South Cove Church: Michael & the Dragon


I am down in that most sumptuous of English counties, Suffolk. With Vaughn Williams blaring through the speakers and the open windows cooling the car from the 28-degree heat, I passed thatched cottages, wooden barns and pretty, flint churches. Indeed, one can just set off in any direction and see all of these in ample quantities. I randomly stopped at St Lawrence’s Church at South Cove. Suffolk and its churches seldom disappoint, and neither did this one. Although much Victorianised within, I was struck by a large fifteenth-century painting on a pair of planks, covering what would once have been a staircase up to the now demolished rood loft. Although presumably touched up a bit, we have here the typically calm and impassive face of St Michael about to deliver a death blow to the Dragon, the depiction of which fared less well than his opponent’s. The scene is based upon the text of Revelation 12:7, for which Wycliffe’s rendering I offer:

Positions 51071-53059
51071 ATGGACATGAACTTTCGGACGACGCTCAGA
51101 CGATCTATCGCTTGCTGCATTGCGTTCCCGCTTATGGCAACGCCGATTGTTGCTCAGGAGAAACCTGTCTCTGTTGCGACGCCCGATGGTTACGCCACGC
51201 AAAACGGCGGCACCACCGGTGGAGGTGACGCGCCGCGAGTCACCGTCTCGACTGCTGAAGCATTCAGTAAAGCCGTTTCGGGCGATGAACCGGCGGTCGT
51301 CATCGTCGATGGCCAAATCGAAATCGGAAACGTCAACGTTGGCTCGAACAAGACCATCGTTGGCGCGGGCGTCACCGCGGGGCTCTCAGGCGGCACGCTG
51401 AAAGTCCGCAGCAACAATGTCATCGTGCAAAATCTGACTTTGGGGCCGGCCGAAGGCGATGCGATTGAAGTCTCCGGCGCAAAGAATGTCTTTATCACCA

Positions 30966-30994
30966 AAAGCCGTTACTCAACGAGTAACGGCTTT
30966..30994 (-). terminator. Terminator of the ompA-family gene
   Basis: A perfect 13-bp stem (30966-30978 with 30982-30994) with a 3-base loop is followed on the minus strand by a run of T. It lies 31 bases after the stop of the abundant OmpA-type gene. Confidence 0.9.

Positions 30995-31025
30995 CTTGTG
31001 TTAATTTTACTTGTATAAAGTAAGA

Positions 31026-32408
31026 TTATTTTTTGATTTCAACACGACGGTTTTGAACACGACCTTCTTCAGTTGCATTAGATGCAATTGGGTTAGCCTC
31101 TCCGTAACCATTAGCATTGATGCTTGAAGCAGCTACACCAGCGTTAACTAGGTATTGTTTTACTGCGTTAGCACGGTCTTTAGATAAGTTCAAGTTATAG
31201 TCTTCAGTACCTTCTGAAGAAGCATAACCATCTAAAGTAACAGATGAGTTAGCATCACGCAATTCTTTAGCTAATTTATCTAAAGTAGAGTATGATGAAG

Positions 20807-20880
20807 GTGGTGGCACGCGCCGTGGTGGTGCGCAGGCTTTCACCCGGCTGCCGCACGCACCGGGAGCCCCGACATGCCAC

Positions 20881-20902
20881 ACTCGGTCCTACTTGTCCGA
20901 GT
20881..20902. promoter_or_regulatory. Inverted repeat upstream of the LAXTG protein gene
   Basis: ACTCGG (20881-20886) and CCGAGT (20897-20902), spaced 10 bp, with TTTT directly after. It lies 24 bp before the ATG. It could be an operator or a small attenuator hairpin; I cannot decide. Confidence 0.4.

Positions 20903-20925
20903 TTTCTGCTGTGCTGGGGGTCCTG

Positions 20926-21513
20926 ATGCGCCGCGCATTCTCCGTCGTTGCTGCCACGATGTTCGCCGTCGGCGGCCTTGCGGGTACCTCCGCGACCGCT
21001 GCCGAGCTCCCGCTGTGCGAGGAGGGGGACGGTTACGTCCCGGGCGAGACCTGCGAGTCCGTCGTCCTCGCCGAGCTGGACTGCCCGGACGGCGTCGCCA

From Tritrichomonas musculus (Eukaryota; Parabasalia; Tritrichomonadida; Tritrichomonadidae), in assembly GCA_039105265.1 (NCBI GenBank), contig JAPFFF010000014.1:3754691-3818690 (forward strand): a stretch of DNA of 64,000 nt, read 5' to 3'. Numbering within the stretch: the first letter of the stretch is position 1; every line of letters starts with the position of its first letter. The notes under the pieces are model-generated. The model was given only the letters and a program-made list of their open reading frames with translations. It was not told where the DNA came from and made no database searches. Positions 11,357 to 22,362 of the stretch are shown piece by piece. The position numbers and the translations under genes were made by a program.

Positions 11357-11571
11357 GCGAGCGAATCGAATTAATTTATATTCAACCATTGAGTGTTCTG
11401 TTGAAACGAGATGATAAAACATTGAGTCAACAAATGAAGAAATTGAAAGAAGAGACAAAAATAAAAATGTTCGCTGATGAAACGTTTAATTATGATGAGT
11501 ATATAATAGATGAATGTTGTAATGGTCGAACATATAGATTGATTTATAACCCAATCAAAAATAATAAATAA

And a great battle was made in heaven, and Michael and his angels fought with the dragon. And the dragon fought, and his angels.

Theologians and commentators will disagree on whether the text is describing a past event or one still to come; indeed, some clever clogs argue that it is being fulfilled concurrently and presently. Be that as it may, it is an intriguing verse which captures our imaginations, as well as the anonymous painter of 1470. Whatever skirmishes and battles take place between demons and angels, we know that the real victory over Satan and his minions was secured by Christ Jesus Himself. When He hung upon that cross, evil powers were disarmed and their prey released. The glorious angelic host must appear magnificent and iridescent in their eternal accoutrements, but Satan’s ultimate Victor appeared as a weak, dying victim as He hung, receiving cruel scorn and bitter mockery. Would that the modern population of Suffolk see this, as they live among these empty churches and frolick on their sandy beaches; there is war in the heavens, despite the lovely coastline and quiet lanes.